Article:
Wednesday, August 31, 2011

Juliet Immortal Book Review

Author: Stacey Jay. Release date: 2011. Publisher:  Delacorte Books for Young Readers. ISBN: 9780385740166.

Annotation:  Everyone knows her story – Juliet Capulet falls in love with Romeo Montague and the two are married, only to have things end tragically in suicide. What everyone doesn’t know is that this story is a lie.        
Personal thoughts:  I really like the concept of making Romeo and Juliet enemies, so I was very enthusiastic about reading this novel. I have to say that my enjoyment of it didn’t really live up to my expectations, although it was an interesting novel. I got a little lost in all of the fantasy/mythology of the Mercenaries and Ambassadors, and that really got in the way of the feud between the two “lovers” for me. I hope that Jay improves upon this in the second novel.
 Plot summary: The tragic story of Romeo and Juliet has been known for centuries as the ultimate romance. Romeo and Juliet, born to rivaling families, fall in love, only to have their short marriage abruptly end in a double suicide. What is not known is that this story is a lie. Juliet Capulet did not commit suicide to be with her Romeo. Romeo murdered Juliet in cold blood, sacrificing his true love to become a member of the Mercenaries, a dark group of immortals who seek to keep soul mates apart. What Romeo doesn’t expect is for Juliet to become an Ambassador of Light, beings who work to bring soul mates together, keeping them out of the clutches of the Mercenaries. Now, for seven hundred years, Juliet inhabits the bodies of the living, ensuring that no one else falls victim to the fate she endured at the hands of her “true love.” Romeo is relentless in his quest to destroy Juliet once and for all, and when the two emerge in the bodies of Ariel and Dylan, high school seniors in Solvang, California, it seems that Juliet will have one last chance to rid the world of Romeo once and for all. Determined to put an end to their eternal battle, Juliet is not prepared when she meets Ben, a kind and handsome boy at her high school who seems to see beyond her borrowed exterior into her true soul.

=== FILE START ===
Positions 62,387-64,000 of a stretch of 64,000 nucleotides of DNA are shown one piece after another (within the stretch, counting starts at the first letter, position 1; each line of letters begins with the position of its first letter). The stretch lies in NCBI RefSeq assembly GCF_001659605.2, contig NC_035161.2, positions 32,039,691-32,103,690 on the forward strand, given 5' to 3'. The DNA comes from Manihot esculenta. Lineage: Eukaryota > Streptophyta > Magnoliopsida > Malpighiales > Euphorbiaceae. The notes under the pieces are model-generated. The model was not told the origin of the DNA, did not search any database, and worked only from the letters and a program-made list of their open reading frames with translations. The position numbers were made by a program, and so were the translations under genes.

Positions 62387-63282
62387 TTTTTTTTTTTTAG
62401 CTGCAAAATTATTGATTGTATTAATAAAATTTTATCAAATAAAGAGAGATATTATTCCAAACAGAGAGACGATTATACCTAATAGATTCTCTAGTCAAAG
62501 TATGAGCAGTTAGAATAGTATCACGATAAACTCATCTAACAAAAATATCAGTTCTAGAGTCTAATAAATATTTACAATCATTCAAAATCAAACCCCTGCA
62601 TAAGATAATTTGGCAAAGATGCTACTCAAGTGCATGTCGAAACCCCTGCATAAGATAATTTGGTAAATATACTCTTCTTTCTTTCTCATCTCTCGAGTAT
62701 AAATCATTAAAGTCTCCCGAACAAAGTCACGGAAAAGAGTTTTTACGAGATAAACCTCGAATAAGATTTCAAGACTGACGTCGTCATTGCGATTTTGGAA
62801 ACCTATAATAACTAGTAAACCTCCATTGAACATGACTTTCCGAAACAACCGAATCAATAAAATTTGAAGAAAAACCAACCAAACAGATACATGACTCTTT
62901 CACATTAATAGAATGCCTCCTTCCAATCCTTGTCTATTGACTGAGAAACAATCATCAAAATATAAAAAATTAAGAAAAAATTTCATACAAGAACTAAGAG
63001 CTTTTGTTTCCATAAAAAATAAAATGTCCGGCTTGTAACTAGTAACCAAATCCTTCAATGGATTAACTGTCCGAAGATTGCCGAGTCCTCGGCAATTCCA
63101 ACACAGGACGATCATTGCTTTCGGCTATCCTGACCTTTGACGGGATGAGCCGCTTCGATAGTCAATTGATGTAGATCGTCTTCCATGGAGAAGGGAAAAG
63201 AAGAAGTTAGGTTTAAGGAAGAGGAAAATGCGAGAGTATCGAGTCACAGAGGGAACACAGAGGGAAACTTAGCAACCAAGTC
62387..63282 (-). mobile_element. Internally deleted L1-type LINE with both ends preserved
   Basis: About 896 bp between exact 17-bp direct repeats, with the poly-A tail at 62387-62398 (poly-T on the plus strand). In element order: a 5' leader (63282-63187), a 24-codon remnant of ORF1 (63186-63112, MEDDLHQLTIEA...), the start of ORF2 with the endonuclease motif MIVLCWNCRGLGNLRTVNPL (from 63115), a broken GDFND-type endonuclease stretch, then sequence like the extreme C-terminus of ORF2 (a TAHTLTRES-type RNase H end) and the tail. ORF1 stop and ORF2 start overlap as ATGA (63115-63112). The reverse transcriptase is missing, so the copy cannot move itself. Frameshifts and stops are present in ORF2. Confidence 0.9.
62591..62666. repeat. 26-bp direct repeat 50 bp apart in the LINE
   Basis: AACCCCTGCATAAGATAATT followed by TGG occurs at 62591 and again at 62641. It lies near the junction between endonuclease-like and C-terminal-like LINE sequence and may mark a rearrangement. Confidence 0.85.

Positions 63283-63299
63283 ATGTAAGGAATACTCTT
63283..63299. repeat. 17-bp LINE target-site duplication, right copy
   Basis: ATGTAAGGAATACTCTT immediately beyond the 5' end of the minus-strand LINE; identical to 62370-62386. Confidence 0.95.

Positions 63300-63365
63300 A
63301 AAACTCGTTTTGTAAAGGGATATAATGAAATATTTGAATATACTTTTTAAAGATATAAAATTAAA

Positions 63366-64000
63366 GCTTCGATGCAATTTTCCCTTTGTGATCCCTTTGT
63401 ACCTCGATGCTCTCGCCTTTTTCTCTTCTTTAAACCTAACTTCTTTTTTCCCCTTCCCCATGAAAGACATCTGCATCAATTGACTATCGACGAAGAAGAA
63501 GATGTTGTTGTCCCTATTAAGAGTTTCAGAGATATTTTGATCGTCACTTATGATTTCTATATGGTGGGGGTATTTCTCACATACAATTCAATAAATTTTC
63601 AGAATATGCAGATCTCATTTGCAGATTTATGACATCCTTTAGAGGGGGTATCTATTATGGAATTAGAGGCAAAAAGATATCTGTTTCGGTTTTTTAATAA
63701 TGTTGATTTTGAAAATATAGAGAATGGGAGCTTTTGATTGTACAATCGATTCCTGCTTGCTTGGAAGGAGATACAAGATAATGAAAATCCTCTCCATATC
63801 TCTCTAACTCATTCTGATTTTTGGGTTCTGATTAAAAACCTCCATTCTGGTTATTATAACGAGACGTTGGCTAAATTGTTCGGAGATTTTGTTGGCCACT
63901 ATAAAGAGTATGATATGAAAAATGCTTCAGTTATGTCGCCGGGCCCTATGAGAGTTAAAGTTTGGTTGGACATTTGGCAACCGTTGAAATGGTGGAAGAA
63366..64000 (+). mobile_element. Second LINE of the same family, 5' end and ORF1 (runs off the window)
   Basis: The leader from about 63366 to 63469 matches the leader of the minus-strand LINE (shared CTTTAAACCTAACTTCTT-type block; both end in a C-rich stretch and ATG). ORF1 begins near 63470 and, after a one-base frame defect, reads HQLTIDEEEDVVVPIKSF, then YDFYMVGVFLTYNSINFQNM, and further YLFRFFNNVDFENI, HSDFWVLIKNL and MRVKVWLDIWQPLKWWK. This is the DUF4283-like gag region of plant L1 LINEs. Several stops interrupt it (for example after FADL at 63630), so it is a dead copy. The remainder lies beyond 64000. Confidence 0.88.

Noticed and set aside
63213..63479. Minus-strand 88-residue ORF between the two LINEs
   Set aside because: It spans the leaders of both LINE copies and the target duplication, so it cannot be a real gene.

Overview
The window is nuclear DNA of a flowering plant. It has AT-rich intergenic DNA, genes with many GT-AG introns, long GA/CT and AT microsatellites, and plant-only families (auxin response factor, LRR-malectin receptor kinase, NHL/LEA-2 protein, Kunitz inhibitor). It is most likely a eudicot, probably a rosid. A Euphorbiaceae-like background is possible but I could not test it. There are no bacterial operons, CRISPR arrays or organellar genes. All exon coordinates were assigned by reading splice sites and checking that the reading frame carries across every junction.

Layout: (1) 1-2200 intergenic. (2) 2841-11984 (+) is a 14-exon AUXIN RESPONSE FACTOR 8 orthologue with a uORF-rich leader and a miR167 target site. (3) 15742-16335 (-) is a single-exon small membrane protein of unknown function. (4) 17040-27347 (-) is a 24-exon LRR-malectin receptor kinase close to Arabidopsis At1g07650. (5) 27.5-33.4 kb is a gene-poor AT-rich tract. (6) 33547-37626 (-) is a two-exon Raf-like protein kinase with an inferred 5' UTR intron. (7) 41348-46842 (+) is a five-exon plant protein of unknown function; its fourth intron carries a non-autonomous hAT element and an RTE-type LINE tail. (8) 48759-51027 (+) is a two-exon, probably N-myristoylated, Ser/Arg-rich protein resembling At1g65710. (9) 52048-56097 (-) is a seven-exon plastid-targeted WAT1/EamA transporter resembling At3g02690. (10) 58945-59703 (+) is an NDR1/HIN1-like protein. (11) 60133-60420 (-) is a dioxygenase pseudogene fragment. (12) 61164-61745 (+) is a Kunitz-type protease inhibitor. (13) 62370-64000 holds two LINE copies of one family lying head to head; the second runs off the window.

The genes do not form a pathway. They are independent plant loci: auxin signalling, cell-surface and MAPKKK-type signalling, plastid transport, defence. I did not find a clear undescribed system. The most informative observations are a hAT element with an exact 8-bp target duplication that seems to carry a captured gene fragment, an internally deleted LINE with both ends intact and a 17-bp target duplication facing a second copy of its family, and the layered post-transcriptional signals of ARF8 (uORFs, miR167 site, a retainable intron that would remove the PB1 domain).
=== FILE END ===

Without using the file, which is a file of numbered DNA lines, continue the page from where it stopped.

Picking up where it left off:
Review: Veteran teen author Stacey Jay brings a new take to the timeless Shakespeare tale in Juliet Immortal. Arguably the most interesting part of the novel is the premise: Romeo and Juliet was a fabrication, Romeo actually killed Juliet and the two have spent centuries battling it out on opposites sides in the war of love. The concept of the two inhabiting bodies is also interesting, though not explained thoroughly (Romeo can inhabit dead flesh, but Juliet can only borrow bodies of the living, tapping into the person’s memories to behave as they would.) Also somewhat convoluted is the whole purpose of their eternal battle and the mysterious Mercenaries and Ambassadors that employ them. It seems that Romeo wants to cause soul mates to murder one another, while Juliet wants to ensure they fall in love completely, thus keeping them out of the clutches of the Mercenaries. How this works, exactly, seems to change throughout the novel, making for a somewhat confusing storyline. There are positives, however, that do make up for the shortcomings in the plot. Juliet is an engaging lead character and Romeo is an intriguing antagonist. Ben, Juliet’s earthly love interest, is very likable, and his role in the story proves to be the most interesting. Since Juliet Immortal is the first novel in a two-part series, Jay will hopefully expand upon the plot from the first book, giving the reader a better idea of what exactly is going on. The potential in the series is large enough to warrant reading this novel, and giving the second one a try as well.
Genre: Romance/Science-Fiction
Reading level: Grade 7+

Similar titles: Starcrossed by Josephine Angelini.  
Themes:  Romeo and Juliet, Shakespeare, betrayal, love, soul mates.      
Awards/Reviews:  N/A
Series Information: First novel in two-part series.    
Discussion questions: 
- Have you read Shakespeare’s Romeo and Juliet? If so, do you like Stacey Jay’s use of the characters in her novel?
- Do you believe in soul mates? Why or why not?
- What do you think is the purpose of the Mercenaries? The Ambassadors?
- Why do you think Ariel and her mother have such a strained relationship?
-  Do you think Gemma is a good friend? Have you ever had a friend like Gemma?
- Can you think of some other alternate versions of Romeo and Juliet that you would like to see made into a novel?

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